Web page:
Passenger: Beacon Theatre 24 September 2015

I was very excited to be back at the beautiful historic Beacon Theatre to see a performer I’d only seen once years ago open up for David Ford at the Mercury Lounge. I liked Passenger so much that I sing one of his songs in my set.


Gregory Alan Isakov made a very funny observation about opening acts during his set. No other art form has something similar. For instance, if you go to see the Mona Lisa some guy doesn’t say, “Yes, the Mona Lisa is great but before you can see it you have to sit through 30 minutes of weird drawings.” Isakov’s weird drawings were pleasant enough. He’s a singer-songwriter born in Johannesburg, raised in Philadelphia, who now makes his home in Colorado. Normally he performs with a band so he said he was nervous performing just with his acoustic guitar – it didn’t show. Steve Varney did join on banjo for a few songs. At least half the audience was familiar with Isakov and his songs. Several of his songs have been used on television shows or commercials, which seems to be the way some musicians break out nowadays. I enjoyed Isakov’s set – he was personable and nice to listen to but I don’t think I’ll be running out to buy any of his music.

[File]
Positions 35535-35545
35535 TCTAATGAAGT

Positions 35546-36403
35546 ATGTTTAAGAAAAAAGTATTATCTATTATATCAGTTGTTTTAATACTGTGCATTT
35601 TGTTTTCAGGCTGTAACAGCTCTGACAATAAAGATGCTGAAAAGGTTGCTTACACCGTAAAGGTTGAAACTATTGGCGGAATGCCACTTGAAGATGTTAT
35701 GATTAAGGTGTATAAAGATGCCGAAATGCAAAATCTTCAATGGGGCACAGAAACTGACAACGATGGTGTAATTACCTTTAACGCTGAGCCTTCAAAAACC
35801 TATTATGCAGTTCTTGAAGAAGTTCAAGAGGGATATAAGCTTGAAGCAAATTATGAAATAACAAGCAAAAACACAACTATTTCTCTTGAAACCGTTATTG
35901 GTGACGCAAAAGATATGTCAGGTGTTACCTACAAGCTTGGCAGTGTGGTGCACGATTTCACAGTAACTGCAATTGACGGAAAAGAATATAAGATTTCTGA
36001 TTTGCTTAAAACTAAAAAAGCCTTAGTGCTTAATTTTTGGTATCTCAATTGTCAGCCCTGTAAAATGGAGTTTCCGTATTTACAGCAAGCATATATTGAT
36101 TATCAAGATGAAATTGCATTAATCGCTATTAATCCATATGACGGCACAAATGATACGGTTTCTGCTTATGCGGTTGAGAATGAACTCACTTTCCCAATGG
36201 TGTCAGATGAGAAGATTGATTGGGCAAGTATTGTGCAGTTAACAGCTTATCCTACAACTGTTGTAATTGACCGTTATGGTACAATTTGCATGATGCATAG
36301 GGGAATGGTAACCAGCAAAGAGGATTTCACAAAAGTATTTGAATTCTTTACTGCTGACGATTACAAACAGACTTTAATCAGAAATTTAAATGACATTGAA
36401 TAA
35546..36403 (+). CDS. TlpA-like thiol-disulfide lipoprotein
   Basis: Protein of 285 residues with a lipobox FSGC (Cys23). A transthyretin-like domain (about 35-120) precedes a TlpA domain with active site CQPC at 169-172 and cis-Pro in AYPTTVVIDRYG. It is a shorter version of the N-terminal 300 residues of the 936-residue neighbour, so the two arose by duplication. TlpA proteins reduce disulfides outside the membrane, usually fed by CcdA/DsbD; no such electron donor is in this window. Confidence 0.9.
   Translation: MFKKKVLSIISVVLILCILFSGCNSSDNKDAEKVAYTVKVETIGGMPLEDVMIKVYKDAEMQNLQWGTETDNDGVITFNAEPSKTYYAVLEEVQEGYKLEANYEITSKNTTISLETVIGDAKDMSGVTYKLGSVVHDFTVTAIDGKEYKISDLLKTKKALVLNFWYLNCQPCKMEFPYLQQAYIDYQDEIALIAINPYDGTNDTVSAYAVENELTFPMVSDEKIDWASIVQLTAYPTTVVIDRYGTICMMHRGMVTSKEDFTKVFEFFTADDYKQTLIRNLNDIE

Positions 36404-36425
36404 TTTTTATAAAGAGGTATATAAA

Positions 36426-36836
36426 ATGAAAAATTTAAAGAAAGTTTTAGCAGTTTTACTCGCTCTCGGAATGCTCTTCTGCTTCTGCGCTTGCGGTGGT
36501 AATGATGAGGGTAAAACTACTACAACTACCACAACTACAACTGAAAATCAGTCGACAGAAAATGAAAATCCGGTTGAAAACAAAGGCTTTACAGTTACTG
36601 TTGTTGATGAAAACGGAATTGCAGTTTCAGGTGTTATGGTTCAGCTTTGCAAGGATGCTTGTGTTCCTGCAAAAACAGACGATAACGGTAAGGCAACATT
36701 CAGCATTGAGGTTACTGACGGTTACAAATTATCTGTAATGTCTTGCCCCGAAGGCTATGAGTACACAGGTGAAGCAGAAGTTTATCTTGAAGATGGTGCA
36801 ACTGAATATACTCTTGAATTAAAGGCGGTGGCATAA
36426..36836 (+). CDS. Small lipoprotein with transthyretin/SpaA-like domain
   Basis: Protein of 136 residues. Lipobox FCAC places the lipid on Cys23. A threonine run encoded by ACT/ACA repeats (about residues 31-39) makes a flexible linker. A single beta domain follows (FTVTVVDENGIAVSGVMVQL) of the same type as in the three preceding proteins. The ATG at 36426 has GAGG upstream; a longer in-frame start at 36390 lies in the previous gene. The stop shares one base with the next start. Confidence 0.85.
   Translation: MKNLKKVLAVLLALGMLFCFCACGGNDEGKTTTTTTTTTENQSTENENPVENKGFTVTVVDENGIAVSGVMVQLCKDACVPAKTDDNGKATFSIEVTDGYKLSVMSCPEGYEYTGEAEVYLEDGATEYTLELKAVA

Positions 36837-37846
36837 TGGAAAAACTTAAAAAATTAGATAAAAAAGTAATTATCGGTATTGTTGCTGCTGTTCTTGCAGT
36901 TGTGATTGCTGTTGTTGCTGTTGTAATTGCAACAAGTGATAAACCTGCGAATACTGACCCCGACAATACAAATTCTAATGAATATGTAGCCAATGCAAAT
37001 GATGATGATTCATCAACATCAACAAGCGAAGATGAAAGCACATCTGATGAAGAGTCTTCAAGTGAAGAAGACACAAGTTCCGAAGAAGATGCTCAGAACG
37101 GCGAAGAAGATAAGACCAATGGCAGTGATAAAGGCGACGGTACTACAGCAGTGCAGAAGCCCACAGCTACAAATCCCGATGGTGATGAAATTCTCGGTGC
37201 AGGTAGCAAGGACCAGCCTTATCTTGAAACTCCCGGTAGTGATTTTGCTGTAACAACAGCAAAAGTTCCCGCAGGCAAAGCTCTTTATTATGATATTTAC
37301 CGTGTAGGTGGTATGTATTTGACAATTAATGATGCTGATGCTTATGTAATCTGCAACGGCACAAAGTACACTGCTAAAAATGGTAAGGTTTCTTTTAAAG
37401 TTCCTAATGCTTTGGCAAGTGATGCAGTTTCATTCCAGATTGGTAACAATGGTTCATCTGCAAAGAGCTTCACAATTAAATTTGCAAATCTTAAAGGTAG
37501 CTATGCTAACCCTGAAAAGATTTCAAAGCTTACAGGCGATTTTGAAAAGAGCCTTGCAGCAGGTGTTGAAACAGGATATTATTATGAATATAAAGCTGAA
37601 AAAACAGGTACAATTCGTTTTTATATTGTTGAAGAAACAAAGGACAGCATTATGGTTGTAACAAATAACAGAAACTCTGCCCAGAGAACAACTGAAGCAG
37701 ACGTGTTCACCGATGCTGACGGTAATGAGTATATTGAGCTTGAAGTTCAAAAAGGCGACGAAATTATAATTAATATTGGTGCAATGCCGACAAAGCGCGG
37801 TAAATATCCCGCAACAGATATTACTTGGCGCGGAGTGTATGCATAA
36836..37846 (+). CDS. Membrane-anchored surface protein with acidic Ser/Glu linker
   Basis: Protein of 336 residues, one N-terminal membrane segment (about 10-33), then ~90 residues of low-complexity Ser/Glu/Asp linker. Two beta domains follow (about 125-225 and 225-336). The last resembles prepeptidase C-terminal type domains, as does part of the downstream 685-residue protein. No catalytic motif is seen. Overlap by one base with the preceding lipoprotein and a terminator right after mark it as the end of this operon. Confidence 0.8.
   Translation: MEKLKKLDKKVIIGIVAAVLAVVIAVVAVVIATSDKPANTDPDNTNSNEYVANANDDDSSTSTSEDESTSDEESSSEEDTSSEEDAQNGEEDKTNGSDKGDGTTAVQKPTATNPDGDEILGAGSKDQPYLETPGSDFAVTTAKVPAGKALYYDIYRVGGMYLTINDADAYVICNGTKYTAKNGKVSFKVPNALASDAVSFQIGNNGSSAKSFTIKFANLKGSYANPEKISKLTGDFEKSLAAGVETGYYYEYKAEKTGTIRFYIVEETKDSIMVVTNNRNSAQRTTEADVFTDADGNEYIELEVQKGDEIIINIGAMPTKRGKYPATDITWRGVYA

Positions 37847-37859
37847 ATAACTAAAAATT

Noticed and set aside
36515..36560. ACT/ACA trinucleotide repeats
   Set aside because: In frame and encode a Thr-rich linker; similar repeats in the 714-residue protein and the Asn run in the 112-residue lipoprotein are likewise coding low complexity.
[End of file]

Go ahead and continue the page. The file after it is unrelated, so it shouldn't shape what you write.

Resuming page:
Passenger is Mike Rosenberg – Passenger was the name of his band and when the band broke up he kept the name for his solo act. (and it looks like he’s stopped spelling it as passEnger) His most well-known song is “Let Her Go,” which he performed and mentioned that it was his only hit. But you might also know “Snowflakes,” which he didn’t perform. Rosenberg is a British folk singer-songwriter with a regular speaking voice and (as rtb has described it) a Muppet singing voice. The voice distracts at first but once you start listening to the songs it doesn’t bother you anymore. Rosenberg can be very funny – both in his songs and in-between songs. And don’t let the description of him as a folk singer fool you – he can shred that acoustic guitar and the way he stomps on the stage he makes it another instrument. He performed two covers, which he totally made his own – “Sound of Silence” and “Dancing in the Dark.”

The audience was crazy for Rosenberg and whenever he asked us to stand or clap or sing along, we were ready and willing. On his last song before the encore had us singing “ooohs.” While the audience was clapping for the encore a small group kept singing the “ooohs” and then the rest of the audience joined in. So he came back on stage to the entire audience singing a section of one his songs back to him.

Rosenberg mentioned that the last time he played NYC was at the Mercury Lounge and half the audience cheered as if they had been there. No way would they all have fit. Now he’s playing the Beacon Theatre. He deserves the loving audience he gets.

By Carene Lydia Lopez